Revolted Colonies

U.S. Politics and Culture

Category: Voting

Will Orange Be the New Orange?

 

According to latest filings in the Michael Cohen case, the Southern District of New York prosecutors have determined that the evidence shows that the man who would be FEPOTUS directed Cohen to pay hush money to cover up one of his affairs to keep it from the voting public. That’s a felony. Although he deserves to be prosecuted,  it’s not clear that he should be prosecuted.  Sometimes the best way to deal with a bum is just to give him the Bum’s Rush.

If there’s evidence that Trump directed Cohen to gag Stormy Daniels and the Enquirer to pay off Karen McDougal, to keep it from the voters, then it’s a strong case. It’s not beyond him to have done it, although for his supporters it wasn’t necessary. His voters had already crossed that Rubicon. They would stick by him if he shot someone, especially a Democrat. They had steeled themselves against Trump’s womanizing. Surely, his people wouldn’t have cared if he bonked a porn star about ten years earlier.

It’s possible that the Toxic Revenger was trying to keep it from the kids. They are the only ones with blinders as to his character defects. As for Melania, if I am reading her fashion tips correctly, she doesn’t care.

The Southern District prosecutors might not have a slam-dunk case against him for election fraud.   They have to prove beyond a reasonable doubt that he intended to defraud voters, not just to deceive his family.  What’s more, any prosecution would have to wait until he leaves office, which, unless we’re lucky, probably won’t happen before 2020.

There’s lots of time remaining for him to do additional stupid things and further run the country into the ground like it was the Trump Taj Mahal. It would be great if he quit or if there were votes to remove him. Yet, it might not be a good idea to prosecute him once he’s gone.   If no one is going to prosecute him, indicting him is just waving the red cape in front of this Bull Artist without having the hidden sword to finish him off.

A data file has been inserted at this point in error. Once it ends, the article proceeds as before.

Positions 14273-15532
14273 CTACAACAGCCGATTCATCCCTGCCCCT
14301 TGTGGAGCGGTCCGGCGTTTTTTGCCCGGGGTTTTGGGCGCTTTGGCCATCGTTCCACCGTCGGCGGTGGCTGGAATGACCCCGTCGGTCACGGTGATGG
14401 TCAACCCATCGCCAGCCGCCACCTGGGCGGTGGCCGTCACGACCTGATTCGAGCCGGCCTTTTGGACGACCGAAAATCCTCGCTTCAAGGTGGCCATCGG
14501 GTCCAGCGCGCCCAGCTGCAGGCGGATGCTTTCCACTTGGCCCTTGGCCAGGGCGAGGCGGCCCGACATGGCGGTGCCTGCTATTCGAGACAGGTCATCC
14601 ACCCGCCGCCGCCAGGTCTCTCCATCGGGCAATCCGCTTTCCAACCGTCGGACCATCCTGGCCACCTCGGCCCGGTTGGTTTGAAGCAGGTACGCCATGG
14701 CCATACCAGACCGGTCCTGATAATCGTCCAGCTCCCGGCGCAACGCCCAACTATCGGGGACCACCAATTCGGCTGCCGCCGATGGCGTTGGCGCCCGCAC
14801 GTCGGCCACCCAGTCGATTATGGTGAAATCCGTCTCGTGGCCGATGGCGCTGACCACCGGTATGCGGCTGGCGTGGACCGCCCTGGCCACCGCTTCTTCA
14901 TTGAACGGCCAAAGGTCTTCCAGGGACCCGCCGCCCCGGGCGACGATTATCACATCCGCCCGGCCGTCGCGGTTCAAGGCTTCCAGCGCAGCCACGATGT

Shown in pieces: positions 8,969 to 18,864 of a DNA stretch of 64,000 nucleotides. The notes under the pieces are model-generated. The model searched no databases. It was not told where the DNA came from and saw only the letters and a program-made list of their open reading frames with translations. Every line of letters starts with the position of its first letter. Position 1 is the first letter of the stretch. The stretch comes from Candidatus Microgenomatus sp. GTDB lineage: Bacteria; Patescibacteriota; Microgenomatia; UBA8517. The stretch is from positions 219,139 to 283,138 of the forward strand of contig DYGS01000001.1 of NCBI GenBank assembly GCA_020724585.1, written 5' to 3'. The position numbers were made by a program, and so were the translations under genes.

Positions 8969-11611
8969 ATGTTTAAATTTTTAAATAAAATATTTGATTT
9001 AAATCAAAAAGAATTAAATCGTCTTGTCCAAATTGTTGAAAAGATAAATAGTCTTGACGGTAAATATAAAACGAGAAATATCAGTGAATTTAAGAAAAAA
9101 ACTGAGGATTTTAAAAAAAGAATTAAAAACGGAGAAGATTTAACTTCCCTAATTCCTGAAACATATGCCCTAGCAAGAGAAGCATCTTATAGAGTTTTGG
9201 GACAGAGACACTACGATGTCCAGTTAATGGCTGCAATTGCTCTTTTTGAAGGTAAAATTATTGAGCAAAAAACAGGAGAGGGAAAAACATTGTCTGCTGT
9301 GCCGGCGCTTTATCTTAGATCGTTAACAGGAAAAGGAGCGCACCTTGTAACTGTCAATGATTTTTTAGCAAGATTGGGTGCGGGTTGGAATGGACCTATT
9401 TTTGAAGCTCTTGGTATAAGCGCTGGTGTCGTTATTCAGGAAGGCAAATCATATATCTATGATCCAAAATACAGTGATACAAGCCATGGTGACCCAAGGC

Gerald Ford pardoned Richard Nixon, and it most likely cost him the bicentennial election of 1976. Ford thought that it was more important for the country to move on.  A case against Nixon would have lasted years and would have reignited a partisan battle. If somehow, Nixon was acquitted by a jury unwilling to send a former president to jail, then his forced resignation would become a cause celebre. We would still be litigating how badly Nixon had been treated when the Democrats forced him out of office – unconstitutionally.  Donald Trump would now be standing on the ruins of Nixon’s battlements.

FEPOTUS has screwed us all as thoroughly as he has his other victims. Think about the 2016 election like it was a massive Trump U. matriculation. There is no hell hot enough for a scoundrel like him. Punishing him comes with a heavy price, though. In 2020 we can run him and his bag of snakes out for good. We wouldn’t be well-served by continuing the battle. Besides, his base might really put their torches and pitchforks to use.

Are You Tilting at Windmills or Can You Handle the Truth?

We at the Colonies welcome people of all beliefs, including those who believe in alternative facts; even those who tilt at windmills.  The phrase, alternative facts, was coined by Kellyanne Conway, to explain why the new administration had claimed its inauguration crowd was bigger than that of the 2009 Obama inauguration.  The National Park Service tweeted a side by side photo comparison showing the claim couldn’t possibly be true.  The Department of the Interior promptly shut down the NPS twitter account. 

For example, one of our readers who I will call Sasquatch (the mythical hairy, upright-walking, ape-like being)  did not agree with the latest post about the impact of the Michael Cohen investigation moving to New York.  Sasquatch concluded that I was a loser and a whiner. Now, I did lose a pair of gloves over the winter, but Sasquatch could not have known that.  Furthermore, I never whine, although sometimes I rhyne. That’s rhyme.

I decided to see who Sasquatch was and whether there were other “facts” which Sasquatch believed, but in fact were false.  I went to Sasquatch’s Facebook page and found this meme: 

The meme, with a quote by Thomas Homer-Dixon, a Canadian ecologist, allegedly concludes that the windmill pictured above requires so many hydrocarbons to build that it could run indefinitely and never generate enough power to save the hydrocarbons discharged in construction.  Is that the truth?  No, it’s not, unless the windmill is set down in a windless spot.